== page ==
At L’Arche Kent we cannot let a year go by without some of us joining in the BBC and RSPB’s* annual Big Bird Watch – spending an hour at the Glebe,§ watching to see how many species and how many individuals call in to our feeding stations.
Nothing exotic here! The parakeets have not arrived in Canterbury yet; there must be plenty of pickings in the Thanet seaside towns to encourage them to say.
But we saw seven sparrows at once and a pair of moorhens: as you see, we are at the riverside. We were quite surprised not to spot any wood pigeons, but when our photographer went to speak to someone at the other end of the garden he saw that they had been there all the time, behind the shed and therefore out of sight.
The rats were there all the time too, but then it was the first day of the Chinese Year of the Rat.
As ever, the afternoon ended with a shared meal, in thanks for a shared afternoon enjoying creation, including each other’s company. Laudato Si!
Our little bit of information sent into the national survey may help ensure that these birds are not lost to Britain. The rats, however intelligent they may be, will have to be controlled, for the sake of the garden as well as the birds who will be nesting here. Stewards of Creation we are meant to be, not exploiters, and it was human intervention that enabled rats to conquer the world. This rat retreated in the face of the moorhen’s sharp beak. They generally keep out of our way.
*BBC – British Broadcasting Corpor ation, the radio and tv people; RSPB – Royal Society for the Protection of Birds.
§ Glebe: a plot of land for the priest to grow food on: a church allotment.
Good Morning All,
Here is an advertisement from L’Arche Ednburgh for their Christmas CD: they mean the long Christmas, from Advent – early December – until February 2 – Candlemas.
Best wishes, Will.
My Bonnie Dearie
Carols from Finland to Scotland
Carols from advent to Candlemas, sung in English, by da Noust :
a scratch and informal community singing group of members and friends of L’Arche Edinburgh
Orders via firstname.lastname@example.org – available now
In person @ £4 for one and £10 for 3 / + postage if required at cost c. £2 extra for one, £4 for 3. Payment by BACS or cheque
Thanks to .da Noust : Jeremy Devlin-Thorp, Rebecca Fonseca, Cath Norman, John Norman, Sally Fraser, Hugh Fraser, Caitlin Morrow, Sheila Tansey, Dave Middleton, Magnus Kramers, Anthony Kramers, Marguerite Kramers & Phil McBride (Sonic Lodge studio, Leith)
Once a stable bare, now a rose of fire Track one online @ https://youtu.be/bo8wIiVpu0g Images & songs © da Noust
It is on this day that the people of Greenland have their first glimpse of the sun for the new year.
Place yourself therefore in the midst of the world, as if you were alone, and meditate upon all the services which it doth unto you.
Suppose the Sun were absent; and conceive the world to be a dungeon of darkness and death about you: you will then find his beams more delightful than the approach of Angels: and loath the abomination of that sinful blindness, whereby you see not the glory of so great and bright a creature, because the air is filled with its beams. Then you will think that all its light shineth for you, and confess that God hath manifested Himself indeed, in the preparation of so divine a creature.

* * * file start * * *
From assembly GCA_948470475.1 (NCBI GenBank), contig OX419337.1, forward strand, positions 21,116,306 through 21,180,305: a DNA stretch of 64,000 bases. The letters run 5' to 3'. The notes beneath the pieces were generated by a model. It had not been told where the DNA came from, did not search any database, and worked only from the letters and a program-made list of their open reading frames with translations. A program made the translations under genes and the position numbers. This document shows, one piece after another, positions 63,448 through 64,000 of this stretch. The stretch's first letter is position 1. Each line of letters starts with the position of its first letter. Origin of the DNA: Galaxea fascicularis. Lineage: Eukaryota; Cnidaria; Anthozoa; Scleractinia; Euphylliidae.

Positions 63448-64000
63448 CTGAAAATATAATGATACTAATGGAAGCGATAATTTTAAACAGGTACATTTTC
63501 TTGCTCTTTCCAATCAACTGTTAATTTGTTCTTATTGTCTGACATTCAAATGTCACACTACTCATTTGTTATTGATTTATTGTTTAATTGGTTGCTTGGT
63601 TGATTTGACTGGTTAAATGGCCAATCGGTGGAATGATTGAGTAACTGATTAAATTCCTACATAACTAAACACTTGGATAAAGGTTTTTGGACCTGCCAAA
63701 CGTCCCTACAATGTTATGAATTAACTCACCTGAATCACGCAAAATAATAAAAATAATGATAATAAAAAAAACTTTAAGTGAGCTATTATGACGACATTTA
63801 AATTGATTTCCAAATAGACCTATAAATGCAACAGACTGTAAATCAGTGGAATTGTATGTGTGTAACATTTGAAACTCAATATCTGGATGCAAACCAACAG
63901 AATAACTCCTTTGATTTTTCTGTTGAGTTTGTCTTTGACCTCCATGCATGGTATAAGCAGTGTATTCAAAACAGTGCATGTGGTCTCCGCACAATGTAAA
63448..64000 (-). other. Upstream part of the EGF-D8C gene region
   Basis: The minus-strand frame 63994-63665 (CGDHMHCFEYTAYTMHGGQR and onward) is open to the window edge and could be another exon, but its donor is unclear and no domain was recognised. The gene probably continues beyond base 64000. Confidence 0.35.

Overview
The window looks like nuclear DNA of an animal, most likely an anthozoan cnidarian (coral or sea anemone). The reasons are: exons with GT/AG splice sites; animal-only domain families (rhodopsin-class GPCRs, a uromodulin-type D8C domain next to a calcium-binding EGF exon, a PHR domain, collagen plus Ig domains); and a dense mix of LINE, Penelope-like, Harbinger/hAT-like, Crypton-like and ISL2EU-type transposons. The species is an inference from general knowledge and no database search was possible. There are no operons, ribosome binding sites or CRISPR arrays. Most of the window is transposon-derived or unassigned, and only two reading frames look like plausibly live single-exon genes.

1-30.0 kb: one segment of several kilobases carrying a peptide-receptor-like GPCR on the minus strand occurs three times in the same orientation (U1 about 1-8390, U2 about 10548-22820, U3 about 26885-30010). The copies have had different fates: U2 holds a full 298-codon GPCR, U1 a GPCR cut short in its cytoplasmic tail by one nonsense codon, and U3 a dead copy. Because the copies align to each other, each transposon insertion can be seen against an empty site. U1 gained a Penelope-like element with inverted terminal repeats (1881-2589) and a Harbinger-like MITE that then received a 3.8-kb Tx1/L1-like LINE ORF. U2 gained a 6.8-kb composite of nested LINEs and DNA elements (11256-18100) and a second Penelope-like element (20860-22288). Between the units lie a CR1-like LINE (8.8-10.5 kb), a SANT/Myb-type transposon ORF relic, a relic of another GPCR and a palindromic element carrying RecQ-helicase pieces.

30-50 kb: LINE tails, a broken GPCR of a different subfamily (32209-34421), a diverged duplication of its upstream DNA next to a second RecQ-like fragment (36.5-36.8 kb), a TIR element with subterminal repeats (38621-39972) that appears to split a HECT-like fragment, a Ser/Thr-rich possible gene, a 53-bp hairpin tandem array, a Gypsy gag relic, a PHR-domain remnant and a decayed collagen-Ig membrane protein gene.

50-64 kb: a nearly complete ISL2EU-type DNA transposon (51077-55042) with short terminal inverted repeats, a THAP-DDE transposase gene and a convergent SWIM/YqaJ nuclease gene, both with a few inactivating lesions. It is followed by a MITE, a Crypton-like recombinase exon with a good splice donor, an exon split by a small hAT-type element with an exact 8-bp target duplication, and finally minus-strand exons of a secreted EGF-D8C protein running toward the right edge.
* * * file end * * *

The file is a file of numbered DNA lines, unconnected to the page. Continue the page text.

You will abhor the madness of those who esteem a purse of gold more than it. Alas, what could a man do with a purse of gold in an everlasting dungeon? And shall we prize the sun less than it, which is the light and fountain of all our pleasures? You will then abhor the preposterous method of those, who in an evil sense are blinded with its beams, and to whom the presence of the light is the greatest darkness. For they who would repine at God without the sun, are unthankful, having it: and therefore only despise it, because it is created.
‘Repine’ here we read as ‘moan’. Better to be grateful for what is given us, and so be happy.
It’s the feast of the Epiphany, the visit of the wise men who travelled from the East to Baby Jesus, so why not celebrate with Traveller’s Joy!
This is the name of a wild clematis that is happy climbing around hedgerows and wasteland, with pale green-tinged flowers in late summer, and in winter seed heads that look white or grey according to the light. Old Man’s Beard it gets called at this stage.
Alongside the railway towards Dover it has spread itself. I arrived at just the right moment this week to catch the few minutes’ sunshine through the beard. Right beside it is the Victorian footbridge, recently decorated by community artists with – Traveller’s Joy!
I can remember being warned, by well-meaning teachers, that there was no time to stop and enjoy the flowers on the journey through life. Perhaps they meant it figuratively, but the worst offender also tried to interest her class in cultivating the strip of sandy soil outside her classroom. And the baby the Wise Men visited grew up to say that the flowers of the field were dressed more magnificently than Solomon in all his glory.
When clothed in a low sunbeam, the wild clematis is quietly magnificent, a true Traveller’s Joy!
A version of this post appeared on Will Turnstone’s blog last year.
A short while before Christmas Janet, John from Uganda and I turned up at the ancient church of Saint Mildred in Canterbury for the Service of Nine Lessons and Carols. L’Arche being L’Arche, we often find ourselves straddling the denominations like this. Saint Mildred’s is a home from home: The L’Arche garden occupies the Glebe here. We use their kitchen, have refreshments with the ladies on Friday mornings, and help with Harvest Festival; we have barbecues in summer, watch birds in January, and our pilgrimage across Kent finished here last May.
To represent L’Arche, now an important part of the parish, I was invited by the Rector, Jo Richards, to read the Matthew infancy narrative at the service. Saint Mildred’s is a far cry from King’s College Chapel in Cambridge whose Nine Lessons and Carols is world famous. Saint Mildred’s is not beset with Tudor self-justification and aggrandisement, as King’s is, but it looks as good, in its own way, by candlelight.